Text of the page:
- Associated Press - Friday, March 16, 2012

After five days cloaked in military secrecy, the soldier suspected in a massacre of 16 Afghan civilians has finally been identified, adding a critical detail to the still-sketchy portrait just beginning to emerge.

A senior U.S. official says the soldier accused in the killings is Army Staff Sgt. Robert Bales.

The official spoke on condition of anonymity because of the sensitivity of the investigation into an incident that has roiled relations with Afghanistan.

Bales, who is 38, is a husband and father of two young children and a veteran who was in the midst of his fourth tour in a war zone. But because of a tightly controlled flow of information, many of the details are incomplete and difficult to verify. Most information about the suspect — before he was identified — has come from two camps, each representing particular interests.


There’s the U.S. government, almost always represented by the voices of unidentified “senior military officials.” On the other side, there’s the civilian lawyer, John Henry Browne, a veteran criminal defense attorney from Seattle, near Bales‘ home base.

Afghan villagers pray during a ceremony on Tuesday, March 13, 2012, for the victims of Sunday's killing of 16 civilians allegedly by a U.S. soldier in Panjwai, Afghanistan. (AP Photo/Allauddin Khan)
Afghan villagers pray during a ceremony on Tuesday, March 13, 2012, for ... more >

Until late Friday, both had refused to divulge Bales‘ name, placing sharp limitations on efforts to evaluate the information presented about the soldier — no chance to interview family members, close friends, neighbors or fellow soldiers. And no chance to examine official records.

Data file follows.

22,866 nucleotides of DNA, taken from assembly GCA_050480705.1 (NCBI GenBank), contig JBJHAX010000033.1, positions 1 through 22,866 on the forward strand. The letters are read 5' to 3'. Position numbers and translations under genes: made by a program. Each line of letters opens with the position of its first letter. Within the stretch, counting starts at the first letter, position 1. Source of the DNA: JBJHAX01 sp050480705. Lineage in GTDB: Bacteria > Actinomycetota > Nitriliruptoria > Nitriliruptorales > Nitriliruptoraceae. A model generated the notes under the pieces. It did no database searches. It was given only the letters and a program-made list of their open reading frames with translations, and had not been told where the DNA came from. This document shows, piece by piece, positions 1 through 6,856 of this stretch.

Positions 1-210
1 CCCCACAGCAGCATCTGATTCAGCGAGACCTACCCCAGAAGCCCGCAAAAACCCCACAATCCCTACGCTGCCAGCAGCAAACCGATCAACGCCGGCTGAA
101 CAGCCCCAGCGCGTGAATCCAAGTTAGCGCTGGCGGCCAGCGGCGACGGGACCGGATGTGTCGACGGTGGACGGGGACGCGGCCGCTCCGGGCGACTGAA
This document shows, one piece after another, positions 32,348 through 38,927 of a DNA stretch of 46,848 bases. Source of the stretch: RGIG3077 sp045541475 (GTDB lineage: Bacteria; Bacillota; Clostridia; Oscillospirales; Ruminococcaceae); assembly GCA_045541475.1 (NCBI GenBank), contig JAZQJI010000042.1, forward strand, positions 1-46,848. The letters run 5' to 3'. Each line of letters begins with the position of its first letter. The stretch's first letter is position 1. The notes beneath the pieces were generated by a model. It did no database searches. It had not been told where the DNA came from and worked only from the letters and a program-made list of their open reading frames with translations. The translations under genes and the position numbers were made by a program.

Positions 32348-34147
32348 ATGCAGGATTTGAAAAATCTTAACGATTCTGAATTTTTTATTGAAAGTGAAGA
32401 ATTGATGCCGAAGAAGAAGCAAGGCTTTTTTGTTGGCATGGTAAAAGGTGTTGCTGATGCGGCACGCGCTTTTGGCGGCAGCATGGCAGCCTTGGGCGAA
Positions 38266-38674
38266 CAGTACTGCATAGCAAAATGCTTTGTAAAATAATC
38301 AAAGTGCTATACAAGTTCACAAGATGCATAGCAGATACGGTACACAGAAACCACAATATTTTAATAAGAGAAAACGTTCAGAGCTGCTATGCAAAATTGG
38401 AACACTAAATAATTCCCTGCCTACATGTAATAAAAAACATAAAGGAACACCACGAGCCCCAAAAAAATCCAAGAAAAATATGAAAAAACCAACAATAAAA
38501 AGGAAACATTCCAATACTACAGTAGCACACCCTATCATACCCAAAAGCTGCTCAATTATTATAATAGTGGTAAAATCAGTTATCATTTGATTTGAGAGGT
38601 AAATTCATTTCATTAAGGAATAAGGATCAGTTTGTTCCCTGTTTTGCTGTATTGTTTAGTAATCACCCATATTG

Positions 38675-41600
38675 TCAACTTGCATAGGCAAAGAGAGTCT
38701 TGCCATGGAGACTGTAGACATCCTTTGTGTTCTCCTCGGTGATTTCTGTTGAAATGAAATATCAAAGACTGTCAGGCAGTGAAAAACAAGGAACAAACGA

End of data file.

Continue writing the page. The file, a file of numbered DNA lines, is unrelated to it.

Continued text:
Even seemingly straightforward information raises questions that are not easily answered, at least for now — such as a possible defense of post-traumatic stress disorder.

For example, the suspect now identified as Bales lost part of one foot because of injuries suffered in Iraq during one of his three tours of duty there, his lawyer said. Browne also said that when the 11-year veteran heard he was being sent to Afghanistan late last year, he did not want to go. He also said that a day before the rampage through two villages, the soldier saw a comrade’s leg blown off.

The same goes for the possibility alcohol played a role.

On Friday, a senior U.S. defense official said Bales was drinking alcohol in the hours before the attack on Afghan villagers, violating a U.S. military order banning alcohol in war zones. The official discussed the matter on condition of anonymity because charges have not yet been filed.

Browne said his client’s family told him they were not aware of any drinking problem — not necessarily a contradiction. Pressed on the issue in interviews with news organizations, Browne said he did not know if his client had been drinking the night of the massacre.

The soldier was being flown Friday to the U.S. military’s only maximum-security prison, at Fort Leavenworth, Kan., said a senior defense official, who spoke on condition of anonymity because of security surrounding the move.

The move to the U.S. does not necessarily mean an announcement of formal criminal charges is imminent, a defense official said.

Browne said the Bales is originally from the Midwest but now lives near Joint Base Lewis-McChord in Washington state. His children are 3 and 4.

The sergeant’s family says they saw no signs of aggression or anger. “They were totally shocked,” by accounts of the massacre, Browne said. “He’s never said anything antagonistic about Muslims. He’s in general very mild-mannered.”

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